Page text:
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From the Editors: The Madding Crowds

Brett Anderson

Private travel, in its beginnings, proved anything but private. In our primitive state, we humans ambled across the primordial plains rather publicly, in the company not only of our fellow tribesmen, but also in malodorous proximity to domesticated oxen, yaks, and asses. These indignities were but slightly mitigated by the cart and chariot, which placed a more decorous distance between the posteriors of our beasts and ourselves; and if we remained downwind from the former, we had at least the advantage of the open breezes. Yet we remained uneasily on display.

 

For centuries, true privacy in transit eluded even the most privileged. Napoléon Bonaparte, setting sail to conquer Egypt, found himself condemned to the promiscuous company of his fleet, which comprised 38,000 crew members and various academics (especially burdensome companions) who tagged along to expose the mysteries of the ancient world for the greater grandeur of France. Impressive though it may be, a fleet is an awkward means of getting from Sardinia to Egypt—especially by way of Malta, which the general stopped to conquer en route (diminishing his ranks by some 3,000 souls and enhancing his own privacy commensurately). Ships of the period tended toward untidiness even under the best circumstances, and one can but imagine, after several congested months at sea, with what combination of joy and relief the Corsican embraced the squalor of Alexandria and Cairo, both of which he proceeded to conquer, comme d’habitude.

Discreet travel came to the privileged rather late in the scheme: The enclosed carriage, the yacht, the private railway car, the automobile, and the airplane would all liberate persons of property from the ordeals of public transit, allowing them to retrace the footsteps of giants like Bonaparte, yet far less conspicuously and in much greater style. In 1882, when American financier J. Pierpont Morgan (a self-confessed “Egyptomaniac”) voyaged to the land of the Pharaohs, he did so aboard his yacht Corsair, which was aptly named in that era of colonial brigandage. The vessel was one of two ships deemed the most technically advanced on the waters, powered by compound 2-cylinder engines driving screw propellers and crowned by schooner rigs. The palatial 185-foot craft housed quarters to match its lineaments, including a massive main saloon swathed in black and gold silk upholstery and appointed with hand-carved furnishings, as well as a wood-burning fireplace. Morgan’s first voyage aboard the yacht took him from Nice past Ajaccio, Napoléon’s birthplace on Corsica, then to Alexandria, where his party received a far more enthusiastic, if less ostentatious, welcome than had the Little Corporal.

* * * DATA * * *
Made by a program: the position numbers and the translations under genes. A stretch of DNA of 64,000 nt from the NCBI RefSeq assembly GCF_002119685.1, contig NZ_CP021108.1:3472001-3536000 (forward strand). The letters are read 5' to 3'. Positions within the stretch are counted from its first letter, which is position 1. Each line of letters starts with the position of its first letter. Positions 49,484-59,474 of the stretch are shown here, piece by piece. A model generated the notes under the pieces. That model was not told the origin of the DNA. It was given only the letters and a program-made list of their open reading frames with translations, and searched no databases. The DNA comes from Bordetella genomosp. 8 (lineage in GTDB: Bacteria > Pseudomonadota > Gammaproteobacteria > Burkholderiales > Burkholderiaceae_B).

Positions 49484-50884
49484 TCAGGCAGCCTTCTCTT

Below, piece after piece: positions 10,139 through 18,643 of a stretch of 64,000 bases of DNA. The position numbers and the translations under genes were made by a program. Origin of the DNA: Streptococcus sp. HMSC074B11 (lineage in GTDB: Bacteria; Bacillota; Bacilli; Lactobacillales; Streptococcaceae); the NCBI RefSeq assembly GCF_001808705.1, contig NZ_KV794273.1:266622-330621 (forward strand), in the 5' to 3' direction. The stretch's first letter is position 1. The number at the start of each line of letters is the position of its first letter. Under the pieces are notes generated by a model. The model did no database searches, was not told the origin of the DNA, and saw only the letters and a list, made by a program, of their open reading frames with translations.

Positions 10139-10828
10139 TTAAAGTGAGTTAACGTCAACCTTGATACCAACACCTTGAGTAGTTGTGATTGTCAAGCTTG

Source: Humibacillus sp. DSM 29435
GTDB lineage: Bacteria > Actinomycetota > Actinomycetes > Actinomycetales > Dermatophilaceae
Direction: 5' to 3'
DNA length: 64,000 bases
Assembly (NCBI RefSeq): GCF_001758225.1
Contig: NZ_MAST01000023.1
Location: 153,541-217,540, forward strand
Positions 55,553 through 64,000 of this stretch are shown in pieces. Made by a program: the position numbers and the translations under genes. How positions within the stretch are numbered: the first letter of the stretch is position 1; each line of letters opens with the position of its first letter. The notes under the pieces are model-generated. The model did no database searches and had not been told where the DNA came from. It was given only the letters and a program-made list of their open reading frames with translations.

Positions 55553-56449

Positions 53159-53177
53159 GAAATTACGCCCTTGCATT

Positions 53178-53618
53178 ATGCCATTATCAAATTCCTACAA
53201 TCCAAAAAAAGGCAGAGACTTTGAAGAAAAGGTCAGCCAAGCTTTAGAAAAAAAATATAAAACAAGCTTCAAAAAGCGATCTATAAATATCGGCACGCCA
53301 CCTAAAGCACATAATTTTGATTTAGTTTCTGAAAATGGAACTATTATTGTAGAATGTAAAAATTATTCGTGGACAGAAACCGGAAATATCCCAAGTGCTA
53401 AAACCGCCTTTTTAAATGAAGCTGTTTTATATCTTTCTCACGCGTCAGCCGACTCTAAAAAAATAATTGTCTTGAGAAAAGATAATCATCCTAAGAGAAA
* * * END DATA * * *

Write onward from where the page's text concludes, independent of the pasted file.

Departing from the Napoléonic agenda, which had begun with the slaying of Mameluks, the Morgan party lunched among the minarets before proceeding to Cairo. Rather than survey the monuments, they picnicked at Giza, climbing at one point to the summit of the Great Pyramid of Cheops. While this outing struck a certain Gallic note when the travelers dined in a pavilion that had been constructed for Empress Eugénie, the party’s departure from Egypt bore no resemblance to Bonaparte’s. The latter discovered upon his return to Alexandria that the British had destroyed his fleet, whereas the Morgans slipped quietly back aboard Corsair and sailed unobtrusively, yet triumphantly, from the harbor, out across the Mediterranean.

During Morgan’s lifetime, methods of mass transit would grow ever more massive, carrying the always-multiplying human diaspora farther and farther afield. With this change, private vehicles became all the more so. The open automobile gave way to the enclosed limousine, at times ingeniously armored; and the denizens of the private railway cars retreated to the sanctuary of private planes, which whisked them at pleasing velocities from the overcrowded realm of the mundane. But wherever these modern refugees went, teeming humanity followed. If voyagers of the past—whatever their vehicle of choice, be it steamer or stagecoach—suffered in passage from the propinquity of others, the remoteness of the globe’s most far-flung destinations still held promise of open space and anonymity at the journey’s end. Sadly, in this age of the Citation jet, aboard which peace and quiet abound, the only extravagances beyond the reach of private travelers are tranquility once they disembark—and undiscovered country left unconquered.

Brett Anderson
Senior Vice President, Editorial

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